JCK editor-in-chief Victoria Gomelsky and news director Rob Bates discuss highlights from an event-packed NYC Jewelry Week. These include a jewelry collective working with artisanal gold miners in Peru, a panel of Indigenous designers who channel cultural traditions into their work, and a Stephanie Gottlieb partnership with De Beers emphasizing diamond provenance. Rob weighs in on whether the Black Friday boom will prove a bellwether for holiday sales, then turns the conversation to WWF Switzerland’s annual report on sustainability in the watch and jewelry industry.
Sponsored by De Beers: institute.debeers.com
01:10 Cartier to present watch exhibit at Art Basel Miami Beach
03:09 Reciprocity showcases mine-to-market transparency
07:49 Stephanie Gottlieb partners with De Beers
12:53 NYC Jewelry Week spotlights Indigenous and Black jewelers
15:40 Holiday sales predictions
19:06 WWF Switzerland gauges industry’s sustainability efforts
Cartier to present watch exhibit at Art Basel Miami Beach
Victoria will attend Art Basel Miami Beach in early December as a guest of Cartier for the debut of “Time Unlimited,” an immersive exhibition exploring the history of the jeweler’s timepieces. Victoria finds it surprising to realize that people outside the industry don’t necessarily associate the iconic French company with watches. “Cartier is one of a handful of billion-dollar brands in the watch world,” she says. “Since the pandemic, they’ve been on a tear, with a lot of interest at auction and rising prices in the pre-owned space.”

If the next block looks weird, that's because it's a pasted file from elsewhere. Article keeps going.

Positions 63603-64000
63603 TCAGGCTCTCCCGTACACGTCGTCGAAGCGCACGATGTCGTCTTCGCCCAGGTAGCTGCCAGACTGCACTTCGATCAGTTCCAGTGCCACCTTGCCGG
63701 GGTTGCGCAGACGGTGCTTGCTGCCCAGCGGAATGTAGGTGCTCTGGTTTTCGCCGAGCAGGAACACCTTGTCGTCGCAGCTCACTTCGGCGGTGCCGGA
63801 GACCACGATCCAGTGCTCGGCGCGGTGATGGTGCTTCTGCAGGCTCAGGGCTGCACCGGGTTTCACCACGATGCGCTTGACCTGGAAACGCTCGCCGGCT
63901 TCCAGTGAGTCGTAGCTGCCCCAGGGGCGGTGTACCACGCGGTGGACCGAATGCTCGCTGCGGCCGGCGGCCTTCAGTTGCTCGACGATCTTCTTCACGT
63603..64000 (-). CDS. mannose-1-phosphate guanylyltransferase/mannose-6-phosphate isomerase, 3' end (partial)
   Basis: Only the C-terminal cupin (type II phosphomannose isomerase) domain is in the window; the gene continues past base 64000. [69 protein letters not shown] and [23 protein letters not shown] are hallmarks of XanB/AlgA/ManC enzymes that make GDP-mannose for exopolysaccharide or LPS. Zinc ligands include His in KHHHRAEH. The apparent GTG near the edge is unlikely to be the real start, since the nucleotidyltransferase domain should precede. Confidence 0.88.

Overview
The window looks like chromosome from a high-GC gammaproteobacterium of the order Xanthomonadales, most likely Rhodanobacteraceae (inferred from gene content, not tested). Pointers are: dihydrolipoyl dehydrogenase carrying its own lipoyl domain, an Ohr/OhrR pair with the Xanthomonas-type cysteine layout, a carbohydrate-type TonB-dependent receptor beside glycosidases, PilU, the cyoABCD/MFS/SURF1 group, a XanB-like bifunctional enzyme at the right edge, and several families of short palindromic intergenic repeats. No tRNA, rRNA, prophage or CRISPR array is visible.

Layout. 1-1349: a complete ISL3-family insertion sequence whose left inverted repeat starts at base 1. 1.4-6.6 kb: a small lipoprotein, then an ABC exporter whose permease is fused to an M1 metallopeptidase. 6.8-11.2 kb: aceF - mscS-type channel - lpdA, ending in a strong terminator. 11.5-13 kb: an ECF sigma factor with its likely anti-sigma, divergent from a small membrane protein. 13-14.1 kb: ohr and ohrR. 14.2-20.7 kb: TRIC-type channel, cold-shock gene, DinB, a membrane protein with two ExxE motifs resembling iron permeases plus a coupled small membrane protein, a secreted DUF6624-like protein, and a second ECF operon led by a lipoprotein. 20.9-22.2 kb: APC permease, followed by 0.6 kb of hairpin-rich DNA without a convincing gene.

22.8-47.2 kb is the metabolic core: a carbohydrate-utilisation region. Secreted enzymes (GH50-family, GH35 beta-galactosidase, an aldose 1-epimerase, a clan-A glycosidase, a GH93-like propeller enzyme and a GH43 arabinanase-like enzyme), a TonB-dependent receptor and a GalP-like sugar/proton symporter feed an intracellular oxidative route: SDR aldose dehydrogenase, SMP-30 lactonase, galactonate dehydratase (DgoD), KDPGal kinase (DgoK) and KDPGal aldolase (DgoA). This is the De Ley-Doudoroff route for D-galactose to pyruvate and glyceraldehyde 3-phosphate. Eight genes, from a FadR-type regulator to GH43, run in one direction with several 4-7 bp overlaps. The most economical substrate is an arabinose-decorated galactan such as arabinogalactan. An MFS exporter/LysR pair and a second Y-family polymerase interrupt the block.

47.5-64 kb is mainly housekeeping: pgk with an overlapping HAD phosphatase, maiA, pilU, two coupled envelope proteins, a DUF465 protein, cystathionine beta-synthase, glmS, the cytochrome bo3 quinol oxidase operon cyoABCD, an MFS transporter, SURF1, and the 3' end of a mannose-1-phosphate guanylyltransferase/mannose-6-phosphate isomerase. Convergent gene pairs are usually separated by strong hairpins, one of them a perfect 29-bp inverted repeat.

Reciprocity showcases mine-to-market transparency
Victoria and Rob recap key events from November’s busy NYC Jewelry Week. Among them was an exhibit at the Peruvian Consulate General by Reciprocity, a collective of jewelry designers working directly with artisanal miners from Peru. In addition to a panel on responsible sourcing and traceable gold mined without mercury, the group unveiled a new collection of gold jewelry by American, European, and Peruvian designers. Each piece bears the name of the individual in Peru who mined the gold, along with photos, Victoria says. “This was as hyper-traceable as I can imagine.”
Rob likes the concept. “People have the idea that everything mined is terrible,” he says, “but mining supports a lot of people.” Reciprocity’s approach underscores this point and offers a way to distinguish the jewelry, in his opinion.
Victoria believes such in-depth transparency will strike a chord with the growing community of buyers who care deeply about where their goods originate, particularly millennials, Gen Zers, and perhaps Gen Alpha when they’re old enough to buy jewelry.
Stephanie Gottlieb partners with De Beers
Victoria also paid a visit to Stephanie Gottlieb’s showroom in the Diamond District during NYC Jewelry Week, where the retailer/influencer was celebrating a new partnership with De Beers that focuses on provenance. Per the collaboration, every hero diamond in pieces from Stephanie’s And a Half collection is inscribed with a code of origin. (The collection grew out of a bestselling item with a central hero diamond, Victoria notes.) You can also click on the QR code that comes with the diamond for multimedia content regarding the stone’s origin as well as De Beers Institute of Diamonds’ suite of services.
Victoria points out that while De Beers has been hard at work for the past five years building its Tracr blockchain platform, interest in diamond origin has exploded recently. There’s a sense of urgency about it because the G7 is expected next year to close loopholes allowing importation of Russian diamonds cut and polished in other countries, she explains. Sellers will need to prove that their diamonds didn’t originate in Russia.